Vancouver summit to set sights on combating use of child soldiers
Vancouver is poised to become a symbol for protecting children and preventing the use of child soldiers when a series of commitments bearing the city’s name is rolled out at this week’s peacekeeping summit.
The international community has been quietly working on the so-called Vancouver Principles for some time, which a senior UN official hoped would give a shot in the arm to efforts to protect children in conflict.
“It’s a way of re-energizing the mobilization of the international community, and I think this is very important,” said Jean-Pierre Lacroix, the UN’s undersecretary general of peacekeeping operations.
“The notion of having states committing to a set of principles to do certain things and not to do certain things is also very important.”
Canadian officials have said little about the initiative, which will be unveiled when representatives from about 80 countries gather in Vancouver starting Tuesday for the two-day peacekeeping summit.
But Australia’s Ambassador to the UN Gillian Bird described it last month as including “concrete steps on how to prioritize and further operationalize child protection within UN peacekeeping.”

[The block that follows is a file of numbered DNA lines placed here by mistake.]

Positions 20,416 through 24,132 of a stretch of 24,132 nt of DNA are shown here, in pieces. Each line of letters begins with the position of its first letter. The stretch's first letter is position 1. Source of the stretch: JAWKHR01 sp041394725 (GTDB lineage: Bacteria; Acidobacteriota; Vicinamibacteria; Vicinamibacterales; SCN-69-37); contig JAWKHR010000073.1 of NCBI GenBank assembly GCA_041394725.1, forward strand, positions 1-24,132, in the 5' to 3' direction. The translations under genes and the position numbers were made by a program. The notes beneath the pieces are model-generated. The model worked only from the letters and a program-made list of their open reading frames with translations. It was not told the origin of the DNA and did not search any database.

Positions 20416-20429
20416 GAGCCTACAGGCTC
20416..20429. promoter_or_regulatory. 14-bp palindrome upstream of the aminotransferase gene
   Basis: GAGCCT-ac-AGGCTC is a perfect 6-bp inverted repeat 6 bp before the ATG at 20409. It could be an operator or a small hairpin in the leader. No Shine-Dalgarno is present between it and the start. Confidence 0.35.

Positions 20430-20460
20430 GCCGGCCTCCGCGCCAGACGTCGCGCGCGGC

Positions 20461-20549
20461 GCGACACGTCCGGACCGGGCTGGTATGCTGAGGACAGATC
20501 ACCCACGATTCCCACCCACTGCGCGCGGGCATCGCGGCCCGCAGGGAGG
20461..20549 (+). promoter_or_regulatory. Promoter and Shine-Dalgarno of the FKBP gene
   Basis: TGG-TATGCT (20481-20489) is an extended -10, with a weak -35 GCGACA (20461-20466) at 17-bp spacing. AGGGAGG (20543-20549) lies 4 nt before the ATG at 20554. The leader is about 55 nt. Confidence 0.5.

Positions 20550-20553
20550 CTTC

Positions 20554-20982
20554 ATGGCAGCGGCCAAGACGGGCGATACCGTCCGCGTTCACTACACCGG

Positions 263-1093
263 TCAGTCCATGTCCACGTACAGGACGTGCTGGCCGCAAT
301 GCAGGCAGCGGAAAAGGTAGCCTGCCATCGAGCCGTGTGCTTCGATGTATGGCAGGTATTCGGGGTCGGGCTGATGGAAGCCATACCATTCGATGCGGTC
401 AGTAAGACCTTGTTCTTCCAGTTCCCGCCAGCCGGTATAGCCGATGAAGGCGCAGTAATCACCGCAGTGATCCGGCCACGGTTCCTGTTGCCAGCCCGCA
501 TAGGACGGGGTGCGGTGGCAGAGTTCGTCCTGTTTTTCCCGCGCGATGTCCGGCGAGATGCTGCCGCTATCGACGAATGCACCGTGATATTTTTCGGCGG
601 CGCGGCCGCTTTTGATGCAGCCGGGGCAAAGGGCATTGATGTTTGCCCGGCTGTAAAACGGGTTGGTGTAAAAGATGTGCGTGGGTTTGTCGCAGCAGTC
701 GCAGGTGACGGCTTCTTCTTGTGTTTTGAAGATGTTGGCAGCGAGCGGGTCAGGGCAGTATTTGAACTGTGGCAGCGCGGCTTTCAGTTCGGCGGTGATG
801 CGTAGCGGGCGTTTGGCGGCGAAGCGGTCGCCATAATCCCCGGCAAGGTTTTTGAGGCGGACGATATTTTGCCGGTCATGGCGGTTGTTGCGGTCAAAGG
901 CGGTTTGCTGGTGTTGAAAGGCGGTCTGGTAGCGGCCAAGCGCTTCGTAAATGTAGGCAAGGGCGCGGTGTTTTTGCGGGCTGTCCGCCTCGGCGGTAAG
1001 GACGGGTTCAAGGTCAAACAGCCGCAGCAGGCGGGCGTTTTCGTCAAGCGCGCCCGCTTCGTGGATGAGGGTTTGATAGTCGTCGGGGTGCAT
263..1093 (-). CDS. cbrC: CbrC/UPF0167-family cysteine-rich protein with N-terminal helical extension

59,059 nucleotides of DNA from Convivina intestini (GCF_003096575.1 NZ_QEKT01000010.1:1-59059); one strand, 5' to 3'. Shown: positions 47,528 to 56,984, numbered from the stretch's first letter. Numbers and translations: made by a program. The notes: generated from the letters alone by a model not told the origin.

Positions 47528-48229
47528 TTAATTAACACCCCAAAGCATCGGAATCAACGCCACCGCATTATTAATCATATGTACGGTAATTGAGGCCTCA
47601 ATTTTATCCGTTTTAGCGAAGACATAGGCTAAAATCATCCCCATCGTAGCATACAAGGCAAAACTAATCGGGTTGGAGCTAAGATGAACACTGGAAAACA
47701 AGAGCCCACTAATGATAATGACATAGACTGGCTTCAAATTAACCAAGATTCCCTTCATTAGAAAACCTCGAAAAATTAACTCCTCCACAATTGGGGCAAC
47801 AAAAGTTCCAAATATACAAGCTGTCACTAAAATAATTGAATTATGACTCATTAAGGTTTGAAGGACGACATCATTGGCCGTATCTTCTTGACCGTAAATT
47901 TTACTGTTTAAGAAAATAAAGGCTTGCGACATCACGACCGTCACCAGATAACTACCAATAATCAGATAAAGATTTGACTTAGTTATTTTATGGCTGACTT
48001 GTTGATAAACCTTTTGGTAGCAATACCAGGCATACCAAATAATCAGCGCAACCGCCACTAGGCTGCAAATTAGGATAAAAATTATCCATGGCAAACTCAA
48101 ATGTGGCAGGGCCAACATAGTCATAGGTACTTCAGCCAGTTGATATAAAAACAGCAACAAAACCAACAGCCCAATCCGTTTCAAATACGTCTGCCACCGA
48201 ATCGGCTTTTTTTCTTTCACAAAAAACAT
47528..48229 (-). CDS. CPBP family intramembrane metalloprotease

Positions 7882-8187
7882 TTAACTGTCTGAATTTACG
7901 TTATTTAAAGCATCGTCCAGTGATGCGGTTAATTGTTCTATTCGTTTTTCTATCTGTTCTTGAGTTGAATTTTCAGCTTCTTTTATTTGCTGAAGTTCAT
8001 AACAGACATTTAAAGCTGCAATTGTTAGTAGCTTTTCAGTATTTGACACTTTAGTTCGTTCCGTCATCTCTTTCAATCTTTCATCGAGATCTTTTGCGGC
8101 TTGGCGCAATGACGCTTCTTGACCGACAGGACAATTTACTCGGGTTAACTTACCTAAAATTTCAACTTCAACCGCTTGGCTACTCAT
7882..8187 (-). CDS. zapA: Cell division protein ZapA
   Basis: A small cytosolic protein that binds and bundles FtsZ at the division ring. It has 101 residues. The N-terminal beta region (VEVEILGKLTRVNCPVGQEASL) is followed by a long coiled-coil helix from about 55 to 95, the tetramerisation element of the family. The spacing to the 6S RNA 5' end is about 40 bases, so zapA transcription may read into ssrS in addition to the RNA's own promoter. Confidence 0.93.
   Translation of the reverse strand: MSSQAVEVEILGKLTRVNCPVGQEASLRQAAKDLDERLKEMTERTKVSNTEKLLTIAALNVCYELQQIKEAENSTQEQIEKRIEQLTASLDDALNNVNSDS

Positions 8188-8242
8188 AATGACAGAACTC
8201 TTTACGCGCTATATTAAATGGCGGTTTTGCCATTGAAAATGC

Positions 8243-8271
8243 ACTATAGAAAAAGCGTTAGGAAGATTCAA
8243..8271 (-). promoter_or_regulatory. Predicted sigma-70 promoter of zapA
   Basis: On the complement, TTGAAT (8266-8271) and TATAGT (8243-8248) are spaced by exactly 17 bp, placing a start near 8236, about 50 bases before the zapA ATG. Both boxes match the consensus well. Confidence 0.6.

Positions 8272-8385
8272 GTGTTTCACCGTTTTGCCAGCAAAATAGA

Sources have revealed that retired lieutenant-general Romeo Dallaire, one of the world’s most fervent advocates for ending the use of child soldiers in war, will be attending the Vancouver meeting.
Dallaire’s Child Soldiers Initiative helped the Canadian military develop a series of guidelines to ensure Canadian troops are properly trained and emotionally prepared for dealing with child soldiers.
Defence chief Gen. Jonathan Vance issued those guidelines in February.
Lacroix said the UN has made great efforts to better protect children in conflict, particularly child soldiers, over the past 15 years, “but I think we can do more.”
“We can also have stronger commitments from member states,” he said. “That’s the idea behind the Vancouver Principles. People are very supportive of that.”
The UN released a report last month that found more than 8,000 children were killed or injured in conflicts around the world in 2016 and thousands of children had been recruited or used by warring factions.